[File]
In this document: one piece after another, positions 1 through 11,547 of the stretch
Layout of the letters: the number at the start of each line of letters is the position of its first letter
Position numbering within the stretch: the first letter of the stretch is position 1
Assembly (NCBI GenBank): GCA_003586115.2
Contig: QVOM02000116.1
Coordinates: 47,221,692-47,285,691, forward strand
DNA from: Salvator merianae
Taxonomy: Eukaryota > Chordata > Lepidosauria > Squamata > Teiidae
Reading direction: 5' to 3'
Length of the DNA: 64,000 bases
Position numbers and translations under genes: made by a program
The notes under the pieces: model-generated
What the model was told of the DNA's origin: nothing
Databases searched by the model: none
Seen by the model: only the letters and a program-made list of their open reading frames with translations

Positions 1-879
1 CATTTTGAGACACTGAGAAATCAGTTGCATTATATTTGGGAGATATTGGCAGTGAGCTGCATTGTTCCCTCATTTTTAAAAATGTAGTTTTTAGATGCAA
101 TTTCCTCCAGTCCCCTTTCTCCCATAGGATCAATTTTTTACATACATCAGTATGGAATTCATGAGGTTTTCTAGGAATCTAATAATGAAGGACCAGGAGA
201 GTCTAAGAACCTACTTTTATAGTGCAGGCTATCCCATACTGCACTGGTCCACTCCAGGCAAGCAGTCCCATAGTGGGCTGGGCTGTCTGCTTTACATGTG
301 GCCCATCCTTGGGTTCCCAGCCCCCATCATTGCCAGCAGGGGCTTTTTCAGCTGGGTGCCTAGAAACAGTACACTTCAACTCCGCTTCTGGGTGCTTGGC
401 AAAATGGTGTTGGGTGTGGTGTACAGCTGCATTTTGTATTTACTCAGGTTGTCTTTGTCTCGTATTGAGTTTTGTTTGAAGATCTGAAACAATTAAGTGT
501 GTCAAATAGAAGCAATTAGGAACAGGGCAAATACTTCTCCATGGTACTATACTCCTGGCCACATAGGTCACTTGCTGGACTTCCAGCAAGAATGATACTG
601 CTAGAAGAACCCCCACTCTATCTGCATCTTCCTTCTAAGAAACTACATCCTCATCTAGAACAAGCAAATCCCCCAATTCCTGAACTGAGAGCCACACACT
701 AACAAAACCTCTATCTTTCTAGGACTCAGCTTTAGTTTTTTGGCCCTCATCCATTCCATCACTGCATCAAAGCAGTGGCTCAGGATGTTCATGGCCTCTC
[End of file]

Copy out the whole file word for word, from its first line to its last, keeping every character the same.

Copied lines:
In this document: one piece after another, positions 1 through 11,547 of the stretch
Layout of the letters: the number at the start of each line of letters is the position of its first letter
Position numbering within the stretch: the first letter of the stretch is position 1
Assembly (NCBI GenBank): GCA_003586115.2
Contig: QVOM02000116.1
Coordinates: 47,221,692-47,285,691, forward strand
DNA from: Salvator merianae
Taxonomy: Eukaryota > Chordata > Lepidosauria > Squamata > Teiidae
Reading direction: 5' to 3'
Length of the DNA: 64,000 bases
Position numbers and translations under genes: made by a program
The notes under the pieces: model-generated
What the model was told of the DNA's origin: nothing
Databases searched by the model: none
Seen by the model: only the letters and a program-made list of their open reading frames with translations

Positions 1-879
1 CATTTTGAGACACTGAGAAATCAGTTGCATTATATTTGGGAGATATTGGCAGTGAGCTGCATTGTTCCCTCATTTTTAAAAATGTAGTTTTTAGATGCAA
101 TTTCCTCCAGTCCCCTTTCTCCCATAGGATCAATTTTTTACATACATCAGTATGGAATTCATGAGGTTTTCTAGGAATCTAATAATGAAGGACCAGGAGA
201 GTCTAAGAACCTACTTTTATAGTGCAGGCTATCCCATACTGCACTGGTCCACTCCAGGCAAGCAGTCCCATAGTGGGCTGGGCTGTCTGCTTTACATGTG
301 GCCCATCCTTGGGTTCCCAGCCCCCATCATTGCCAGCAGGGGCTTTTTCAGCTGGGTGCCTAGAAACAGTACACTTCAACTCCGCTTCTGGGTGCTTGGC
401 AAAATGGTGTTGGGTGTGGTGTACAGCTGCATTTTGTATTTACTCAGGTTGTCTTTGTCTCGTATTGAGTTTTGTTTGAAGATCTGAAACAATTAAGTGT
501 GTCAAATAGAAGCAATTAGGAACAGGGCAAATACTTCTCCATGGTACTATACTCCTGGCCACATAGGTCACTTGCTGGACTTCCAGCAAGAATGATACTG
601 CTAGAAGAACCCCCACTCTATCTGCATCTTCCTTCTAAGAAACTACATCCTCATCTAGAACAAGCAAATCCCCCAATTCCTGAACTGAGAGCCACACACT
701 AACAAAACCTCTATCTTTCTAGGACTCAGCTTTAGTTTTTTGGCCCTCATCCATTCCATCACTGCATCAAAGCAGTGGCTCAGGATGTTCATGGCCTCTC